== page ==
Industry experts are talking shop and swapping thoughts on Problem Management. Knowing that each business is different, they avoid nailing down arduous processes. Instead do their best to define principals of a healthy Problem Management process.
Definition of Problem Management
The issues behind many Problem Management efforts may start with a faulty definition of what Problem Management is. Barclay Rae, Stuart Rance, among others, found it necessary to lay this conceptual groundwork before going any further. Problems are not major, escalated or outstanding incidents. A problem is the underlying cause accounting for multiple incidents.
However, immediately focusing on finding the root cause might not always be the right option according to Rance. Sometimes, a work-around is the best real-time solution so as not to leave the Service Desk out to dry. Prioritizing between the two comes down to a customer-centric perspective. Understanding their pain points and where the service adds value. A Problem Management process is only as effective as the value it adds to the business.
Problem Management Priorities, Ownership, and Communication
Prioritizing problems is an important aspect of the Problem Management process. Barclay Rae suggests creating a Top 10 problems list up front, factoring in the customer-centric perspective, more or less agreed upon by the department as a whole. It’s also important to implement strong Problem Management software that enables your team to prioritize problems appropriately and automate processes in a manner that both reduces IT burden and better serves end users.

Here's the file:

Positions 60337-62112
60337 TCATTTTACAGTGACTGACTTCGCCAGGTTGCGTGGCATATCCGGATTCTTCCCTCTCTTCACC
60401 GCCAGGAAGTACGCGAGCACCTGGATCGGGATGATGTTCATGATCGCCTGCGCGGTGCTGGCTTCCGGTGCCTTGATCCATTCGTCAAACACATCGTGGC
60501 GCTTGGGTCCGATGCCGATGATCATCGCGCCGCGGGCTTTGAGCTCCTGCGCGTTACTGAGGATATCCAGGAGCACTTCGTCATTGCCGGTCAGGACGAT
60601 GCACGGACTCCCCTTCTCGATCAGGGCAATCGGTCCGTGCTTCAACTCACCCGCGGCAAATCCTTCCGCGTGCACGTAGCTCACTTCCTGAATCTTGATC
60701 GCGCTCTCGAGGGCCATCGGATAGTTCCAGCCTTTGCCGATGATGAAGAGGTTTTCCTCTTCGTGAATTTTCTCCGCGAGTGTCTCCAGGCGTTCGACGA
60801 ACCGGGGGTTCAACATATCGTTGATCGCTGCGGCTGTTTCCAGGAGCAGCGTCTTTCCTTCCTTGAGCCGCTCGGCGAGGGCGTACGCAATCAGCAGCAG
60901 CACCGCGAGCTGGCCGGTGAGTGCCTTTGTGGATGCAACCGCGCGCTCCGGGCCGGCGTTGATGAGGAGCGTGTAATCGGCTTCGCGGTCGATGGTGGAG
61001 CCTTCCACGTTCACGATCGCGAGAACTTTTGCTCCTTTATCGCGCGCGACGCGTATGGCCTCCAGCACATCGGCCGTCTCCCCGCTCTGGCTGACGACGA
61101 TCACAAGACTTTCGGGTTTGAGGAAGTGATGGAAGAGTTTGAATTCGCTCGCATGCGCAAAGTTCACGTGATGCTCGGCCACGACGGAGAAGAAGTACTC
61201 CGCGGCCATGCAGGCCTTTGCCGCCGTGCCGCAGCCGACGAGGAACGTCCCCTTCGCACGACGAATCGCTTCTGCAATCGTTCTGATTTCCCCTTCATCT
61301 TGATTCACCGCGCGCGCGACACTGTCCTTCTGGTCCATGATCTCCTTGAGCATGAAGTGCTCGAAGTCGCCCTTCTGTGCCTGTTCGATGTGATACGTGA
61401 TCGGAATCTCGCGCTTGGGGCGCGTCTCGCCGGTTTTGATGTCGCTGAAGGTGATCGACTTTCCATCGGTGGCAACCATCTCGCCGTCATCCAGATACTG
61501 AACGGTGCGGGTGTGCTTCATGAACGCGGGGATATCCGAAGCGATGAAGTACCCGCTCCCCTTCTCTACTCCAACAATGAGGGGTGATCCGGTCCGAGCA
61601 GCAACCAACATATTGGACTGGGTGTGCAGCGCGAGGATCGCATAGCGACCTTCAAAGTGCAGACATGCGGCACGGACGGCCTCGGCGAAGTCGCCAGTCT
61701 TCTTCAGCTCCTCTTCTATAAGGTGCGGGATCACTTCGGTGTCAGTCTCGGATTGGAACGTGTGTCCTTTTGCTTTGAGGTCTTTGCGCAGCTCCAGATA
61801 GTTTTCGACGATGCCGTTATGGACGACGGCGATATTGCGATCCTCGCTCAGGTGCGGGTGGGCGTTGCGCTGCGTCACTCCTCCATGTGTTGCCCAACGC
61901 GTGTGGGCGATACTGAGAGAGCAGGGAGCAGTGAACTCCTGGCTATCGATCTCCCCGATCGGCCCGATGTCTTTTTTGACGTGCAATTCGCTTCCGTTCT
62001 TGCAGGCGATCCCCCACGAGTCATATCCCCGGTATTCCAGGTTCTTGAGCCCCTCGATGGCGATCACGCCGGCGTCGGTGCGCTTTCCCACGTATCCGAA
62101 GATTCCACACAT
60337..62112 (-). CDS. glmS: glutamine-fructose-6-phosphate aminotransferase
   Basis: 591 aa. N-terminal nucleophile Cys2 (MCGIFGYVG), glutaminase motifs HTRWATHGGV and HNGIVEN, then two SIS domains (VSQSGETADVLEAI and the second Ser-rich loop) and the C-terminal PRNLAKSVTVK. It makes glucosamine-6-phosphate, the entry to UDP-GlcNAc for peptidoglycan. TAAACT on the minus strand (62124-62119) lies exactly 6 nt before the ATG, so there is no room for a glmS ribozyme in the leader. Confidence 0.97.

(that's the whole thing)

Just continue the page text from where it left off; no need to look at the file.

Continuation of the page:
Ultimately, no matter what kind of prioritizing and processing implemented, the success is dependent on a person knowing their role fully and being accountable for it. Allowing room for personal ownership will drive the Problem Management endeavor. Putting people in the right roles to succeed is integral to an efficient Problem Management.
However, accountability as principal can only function if the communication is there. Communication will keep individuals on the same page as the Problem Management priorities and goals change. Visibility of problem, too, will opens up the problem to a wider audience, sometimes speeding up the resolution. Communication between clear personal responsibilities creates an efficient effort, sealing up the possible cracks.
Barclay Rae clarifies the role of Problem Management is his title, “Problem Management—Not Problem Administration.” That’s why he resists the impulse to starkly define the minutia of structuring processes. Instead, he says a “get to it” attitude that intentionally triggers action is the best approach to Problem Management.